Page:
required surgery. The results generally were positive, but hardly overwhelming.

                  "He got into the system kind of under fire," said offensive line coach Paul
                  Boudreau, a member of new coach Scott Linehan's staff. "He really didn't
                  understand the whole picture."

                  Two games into his second season, "I'm feeling a little bit more comfortable,"
                  Barron reported.

                  "He's doing the things you want to improve on from your first year to your
                  second," Linehan said. "He's a very good pass protector, and his run-blocking
                  is better. He's progressing very well."

                  Barron's athleticism belies his position -- he's no "hog." At Florida State's
                  pro day, Barron impressed the scouts with his performance, which included a
                  4.82-second 40 and...
                  -09-24-2006, 06:32 AM
                • RamWraith
                  Barron Poised for a Breakout
                  by RamWraith
                  Thursday, August 3, 2006

                  By Nick Wagoner
                  Senior Writer

                  A year ago around this time, Alex Barron was at home in Orangeburg, S.C., awaiting a contract offer from the Rams that would meet he and his agent’s desires.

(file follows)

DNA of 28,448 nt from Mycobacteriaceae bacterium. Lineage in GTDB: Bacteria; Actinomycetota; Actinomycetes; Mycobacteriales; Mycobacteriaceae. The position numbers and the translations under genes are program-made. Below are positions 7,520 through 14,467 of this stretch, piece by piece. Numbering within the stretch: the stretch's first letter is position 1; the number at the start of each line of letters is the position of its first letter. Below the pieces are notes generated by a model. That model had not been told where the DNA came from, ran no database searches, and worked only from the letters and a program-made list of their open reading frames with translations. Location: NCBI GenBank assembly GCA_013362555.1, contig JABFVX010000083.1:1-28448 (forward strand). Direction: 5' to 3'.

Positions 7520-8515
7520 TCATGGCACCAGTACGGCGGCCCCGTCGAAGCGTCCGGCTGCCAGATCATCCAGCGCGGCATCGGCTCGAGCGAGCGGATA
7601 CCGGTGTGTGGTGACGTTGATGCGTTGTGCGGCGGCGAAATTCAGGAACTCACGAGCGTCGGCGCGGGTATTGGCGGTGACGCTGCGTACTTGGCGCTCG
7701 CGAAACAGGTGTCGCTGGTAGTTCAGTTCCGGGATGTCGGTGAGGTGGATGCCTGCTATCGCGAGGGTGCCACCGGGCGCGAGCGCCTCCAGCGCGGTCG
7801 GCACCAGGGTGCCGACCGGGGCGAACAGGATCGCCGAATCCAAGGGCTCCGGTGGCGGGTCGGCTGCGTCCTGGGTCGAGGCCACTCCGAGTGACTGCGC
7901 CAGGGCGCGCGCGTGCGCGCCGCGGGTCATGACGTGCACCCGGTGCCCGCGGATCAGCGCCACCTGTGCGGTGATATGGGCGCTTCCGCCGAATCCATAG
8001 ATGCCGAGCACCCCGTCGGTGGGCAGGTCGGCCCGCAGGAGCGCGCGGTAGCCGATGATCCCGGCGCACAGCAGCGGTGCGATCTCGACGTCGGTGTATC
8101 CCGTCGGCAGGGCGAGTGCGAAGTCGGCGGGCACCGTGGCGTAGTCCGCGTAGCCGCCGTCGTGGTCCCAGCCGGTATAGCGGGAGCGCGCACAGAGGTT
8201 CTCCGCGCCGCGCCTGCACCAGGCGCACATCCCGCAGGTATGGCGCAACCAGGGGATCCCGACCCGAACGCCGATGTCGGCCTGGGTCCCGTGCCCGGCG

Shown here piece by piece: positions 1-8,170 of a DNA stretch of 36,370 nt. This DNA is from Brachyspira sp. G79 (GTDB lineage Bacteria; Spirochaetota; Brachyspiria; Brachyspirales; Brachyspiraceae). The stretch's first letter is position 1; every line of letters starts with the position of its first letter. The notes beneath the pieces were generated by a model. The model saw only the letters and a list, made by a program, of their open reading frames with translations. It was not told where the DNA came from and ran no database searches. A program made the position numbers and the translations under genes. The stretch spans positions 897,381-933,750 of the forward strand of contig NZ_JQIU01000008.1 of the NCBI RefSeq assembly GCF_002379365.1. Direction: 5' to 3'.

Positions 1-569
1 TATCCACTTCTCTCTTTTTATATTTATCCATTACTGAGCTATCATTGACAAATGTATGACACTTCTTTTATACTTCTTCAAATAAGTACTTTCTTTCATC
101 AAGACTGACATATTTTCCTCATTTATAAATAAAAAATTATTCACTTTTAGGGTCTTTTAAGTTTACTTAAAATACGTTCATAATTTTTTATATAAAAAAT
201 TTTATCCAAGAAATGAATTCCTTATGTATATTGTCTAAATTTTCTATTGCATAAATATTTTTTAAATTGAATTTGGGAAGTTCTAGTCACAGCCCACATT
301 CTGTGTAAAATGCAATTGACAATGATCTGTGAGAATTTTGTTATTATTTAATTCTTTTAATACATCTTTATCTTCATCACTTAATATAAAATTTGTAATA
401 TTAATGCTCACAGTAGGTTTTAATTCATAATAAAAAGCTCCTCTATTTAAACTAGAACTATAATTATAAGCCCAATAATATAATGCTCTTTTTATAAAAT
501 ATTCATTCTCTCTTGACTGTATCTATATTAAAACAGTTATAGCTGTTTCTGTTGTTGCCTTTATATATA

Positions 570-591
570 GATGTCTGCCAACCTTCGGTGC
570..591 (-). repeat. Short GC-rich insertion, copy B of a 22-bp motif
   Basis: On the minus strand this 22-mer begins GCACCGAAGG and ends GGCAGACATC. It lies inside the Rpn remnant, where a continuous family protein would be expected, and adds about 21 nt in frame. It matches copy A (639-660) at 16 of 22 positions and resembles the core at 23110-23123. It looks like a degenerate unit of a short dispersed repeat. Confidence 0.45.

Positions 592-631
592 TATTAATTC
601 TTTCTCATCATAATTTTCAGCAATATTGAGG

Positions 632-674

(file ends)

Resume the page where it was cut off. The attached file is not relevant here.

This year, though, things are much different for Barron. After a 16-day holdout that was trumped among first-rounders only by Chicago running back Cedric Benson, Barron reported to St. Louis on Aug. 11, 2005.

                  For all intents and purposes, Barron is actually participating in his first professional training camp.

                  “To tell you the truth, when I got here last year they had already played the Bears and camp was about over with,” Barron said. “This is actually like my first camp. It’s all right. It’s something everybody has to go through every year to get ready for the season.”

                  The time Barron missed last season probably cost him a shot at being the starter at right tackle for the entirety of his rookie season. Soon after the Rams used the 19th pick in the draft on Barron, he was declared the starter by coach Mike Martz.

                  But Barron fell behind during the holdout as he initially had trouble switching to the right side after playing a lot of left tackle at Florida State. He also was way behind on the playbook because of all the missed installation periods. So, Barron was declared inactive for the first two games of the regular season.